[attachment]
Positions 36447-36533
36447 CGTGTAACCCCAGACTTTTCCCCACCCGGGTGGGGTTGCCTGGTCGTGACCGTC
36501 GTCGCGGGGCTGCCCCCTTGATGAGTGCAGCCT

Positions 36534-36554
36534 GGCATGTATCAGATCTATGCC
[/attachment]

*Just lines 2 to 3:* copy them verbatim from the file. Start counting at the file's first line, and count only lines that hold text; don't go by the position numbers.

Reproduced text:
36447 CGTGTAACCCCAGACTTTTCCCCACCCGGGTGGGGTTGCCTGGTCGTGACCGTC
36501 GTCGCGGGGCTGCCCCCTTGATGAGTGCAGCCT